Tuesday, February 13, 2024

MV Lucky Explorer E-gravel bike - First Impressions

 MV's e-gravel bike- First Impressions

The bike (finally) arrived! Zio quickly got it ready to ride, swapping out tires, bolting on water bottle cages, etc.

You can see how small the rear hub motor is - total system weight is 3.2 kg, (around 7 lbs) making this bike about the same weight as his un-motorized ancient MTB turned into SuperMonsterGravel.

Control button on the top tube with Homer Simpson as Superman just below. This bike also has tiny buttons near the brake hoods to shift assist-levels up or down rather than pushing the top tube button.

A nice surprise! Zio has a Torelli 20th Anniversary bike that's #70/100 so "Homer" is in good company.

Another nice surprise - Made-in-Italy, though Zio doesn't know who actually makes the frames for MV. The bikes are assembled and shipped from Varese, MVAgusta's home from the start. MV comes from Meccanica Verghera and the founder Giovanni Agusta.

Zio bought this bike not really needing an e-bike right away, but more as a way to get used to playing with one before it WILL be needed. He thinks of it as sort of an electronic "granny ring" on a triple crank...always there but nobody says ya gotta use it...at least if the bike is fun to ride without the e-assist.

This one is! Ready-to-ride it's under 30 lbs and with the motor off or in the 0 assist mode, rides just like a normal bike. Zio's put 100 kms on it so far and really likes the fat 38 mm Rene Herse slicks he mounted to replace the 45 mm gravel tires it came with. The 50+ mm slicks on SuperGravelMonster are great while Heather likes the 38's on her Bianchi gravel bike. We don't plan to ride the kind of gravel that requires knobby tires,

So far Zio's only cranked the motor up (Level 1 assist) one time - going into a stiff headwind on the bike trail. Otherwise he's ridden it "acoustically" and is pretty happy with how it goes, stops and turns. You can watch a good review of the Campagnolo EKAR component group HERE. Zio's not doing any video, who wants to look at or listen to him?

MAHLE's X20 assist system has some reviews online though since the MV's not sold in the USA, this one about it on another brand of bike still applies.

The bike itself? Zio bought this despite the branding. MVAgusta is great but the reference is to the Dakar factory motorcycles based on the Cagiva Elephant, which were sponsored by the cigarette brand Lucky Strike in the 1990s. Why? He wanted Campagnolo EKAR and MAHLE X20 and this was pretty much the only choice. He'll cover-up the logos and maybe slap-on some MVAgusta stickers eventually.

The frame geometry charts suggested this wouldn't be a slow-steering "desert sled" despite the name and riding it is proof. Frame sizing was a challenge as Zio seems to be smack-dab in-between both MV's and Bianchi's size ranges. He's almost too tall for the S size and too short for M, but just like the Bianchi, settled on M. 50 cm center-to-center on the seat tube is good while the top tube measures 53 cm. A rather short 8 cm stem connects to the carbon handlebar with all the hoses/cables routed internally.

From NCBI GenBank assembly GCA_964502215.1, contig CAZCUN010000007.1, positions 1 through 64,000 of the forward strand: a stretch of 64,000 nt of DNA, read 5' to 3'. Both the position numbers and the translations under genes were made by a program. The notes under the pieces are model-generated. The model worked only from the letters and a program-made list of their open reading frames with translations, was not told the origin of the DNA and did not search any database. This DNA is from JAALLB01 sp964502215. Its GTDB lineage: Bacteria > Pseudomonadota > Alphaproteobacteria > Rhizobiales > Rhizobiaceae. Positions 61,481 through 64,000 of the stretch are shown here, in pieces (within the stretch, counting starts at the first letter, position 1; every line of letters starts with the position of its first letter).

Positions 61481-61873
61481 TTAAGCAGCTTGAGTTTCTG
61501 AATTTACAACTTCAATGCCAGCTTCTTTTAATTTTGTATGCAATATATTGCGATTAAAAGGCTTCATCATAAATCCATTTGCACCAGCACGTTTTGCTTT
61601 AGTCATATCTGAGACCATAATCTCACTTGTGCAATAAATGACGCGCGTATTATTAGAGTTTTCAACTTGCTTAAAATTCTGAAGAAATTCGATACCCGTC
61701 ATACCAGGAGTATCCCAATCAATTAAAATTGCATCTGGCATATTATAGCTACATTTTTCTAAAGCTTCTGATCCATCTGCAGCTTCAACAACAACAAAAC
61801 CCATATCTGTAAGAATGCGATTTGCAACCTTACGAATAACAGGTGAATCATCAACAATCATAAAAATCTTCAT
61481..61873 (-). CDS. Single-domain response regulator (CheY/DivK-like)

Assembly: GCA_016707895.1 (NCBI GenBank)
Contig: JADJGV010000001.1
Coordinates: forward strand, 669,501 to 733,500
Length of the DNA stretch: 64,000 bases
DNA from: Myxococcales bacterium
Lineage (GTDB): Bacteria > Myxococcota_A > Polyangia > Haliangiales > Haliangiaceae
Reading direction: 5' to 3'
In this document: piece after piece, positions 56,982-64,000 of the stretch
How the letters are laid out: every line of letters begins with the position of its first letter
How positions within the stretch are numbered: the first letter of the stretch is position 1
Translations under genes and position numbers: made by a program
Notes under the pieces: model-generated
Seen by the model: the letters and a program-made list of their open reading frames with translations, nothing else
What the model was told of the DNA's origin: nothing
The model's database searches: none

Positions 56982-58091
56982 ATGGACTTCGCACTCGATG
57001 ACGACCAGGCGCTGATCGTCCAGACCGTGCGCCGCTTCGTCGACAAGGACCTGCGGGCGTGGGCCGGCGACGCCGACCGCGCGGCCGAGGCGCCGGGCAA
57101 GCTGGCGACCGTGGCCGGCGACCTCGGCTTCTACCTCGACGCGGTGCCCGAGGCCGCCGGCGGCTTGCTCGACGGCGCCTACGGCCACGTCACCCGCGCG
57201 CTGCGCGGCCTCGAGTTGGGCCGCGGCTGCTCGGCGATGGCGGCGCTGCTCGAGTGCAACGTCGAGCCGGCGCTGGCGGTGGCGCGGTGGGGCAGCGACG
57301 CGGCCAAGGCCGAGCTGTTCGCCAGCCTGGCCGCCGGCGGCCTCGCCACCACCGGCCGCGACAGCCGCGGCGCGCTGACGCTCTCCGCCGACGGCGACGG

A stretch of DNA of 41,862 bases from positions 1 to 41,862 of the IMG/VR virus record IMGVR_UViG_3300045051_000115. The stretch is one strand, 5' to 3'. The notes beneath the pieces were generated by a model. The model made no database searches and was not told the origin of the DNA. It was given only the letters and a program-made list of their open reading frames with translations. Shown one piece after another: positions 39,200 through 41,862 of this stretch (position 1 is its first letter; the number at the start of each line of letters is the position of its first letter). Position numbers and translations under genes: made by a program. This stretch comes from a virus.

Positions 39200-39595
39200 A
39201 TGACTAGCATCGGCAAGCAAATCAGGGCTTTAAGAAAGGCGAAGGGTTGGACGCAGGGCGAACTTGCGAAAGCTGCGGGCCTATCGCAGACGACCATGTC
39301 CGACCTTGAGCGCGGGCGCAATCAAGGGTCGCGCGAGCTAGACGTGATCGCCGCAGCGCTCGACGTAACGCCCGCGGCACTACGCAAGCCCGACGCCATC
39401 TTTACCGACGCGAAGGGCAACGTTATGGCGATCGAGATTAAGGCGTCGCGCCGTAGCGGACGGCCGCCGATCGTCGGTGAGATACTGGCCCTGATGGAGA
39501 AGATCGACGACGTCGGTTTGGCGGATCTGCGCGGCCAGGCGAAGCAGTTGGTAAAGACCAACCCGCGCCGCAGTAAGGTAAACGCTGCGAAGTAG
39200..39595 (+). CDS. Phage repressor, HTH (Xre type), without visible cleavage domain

All this means the fit is OK. The size S would for sure require a longer stem and with hoses/cables routed internally would have been a real pain to swap-out. As-is the M's a little short and upright while the bars are a bit wide but once he rewrapped the tape to cover more of the tops (and stuck some foam padding into the curiously depressed sections) things seem OK.

A straight top tube means a frame pump will fit! WOOHOO! Bottle cages are mounted low, another plus. Seatpost is round with an alloy clamp, both big plus factors in Zio's mind. Frame-build quality looks good too, I wonder who actually makes them?

What doesn't he like? The flat paint finish isn't a plus but what can ya do...it's the rage these days. We've already covered the logo issues. For this kind of money Zio wishes they'd plugged the bazillion threaded holes in the frame/fork (so you can bolt-on bikepacking stuff) with some snap-in things to keep dirt out of the threads and water out of the frame and sprung for better quality inner tubes than the rather thick CS ones. But they probably figure buyers are gonna yank 'em out and go tubeless with the no-name carbon tubeless-ready rims anyway? The 40 mm rims are deeper than Zio would like but they don't seem too bad in cross-winds so far.

100 kms over 3 rides and Zio's pretty happy. He can see this being his "do it all" bike even without the motor assist. He splurged for a MAHLE head-unit rather than slapping-on a Cateye cyclometer. This reads the bike's stats along with the usual speed, distance, etc. and includes a "range" feature - how far you can ride on the current battery charge?

With the assist level at 0 but the bike turned ON, the range numbers actually go backwards - as in higher rather than lower. A 2 hour ride today used 1% of the battery while the range-counter topped-out at 999 kms. On his first ride, when he switched to level 1 the range dropped to under 400 before he switched back to 0.

Next up, a ride with a real climb, one where Heather usually has to wait for him on her MAHLE X35 powered bike programmed to assist when her heart rate reaches a preset level. Will Level 1 be enough? If not, there's 2 or 3!

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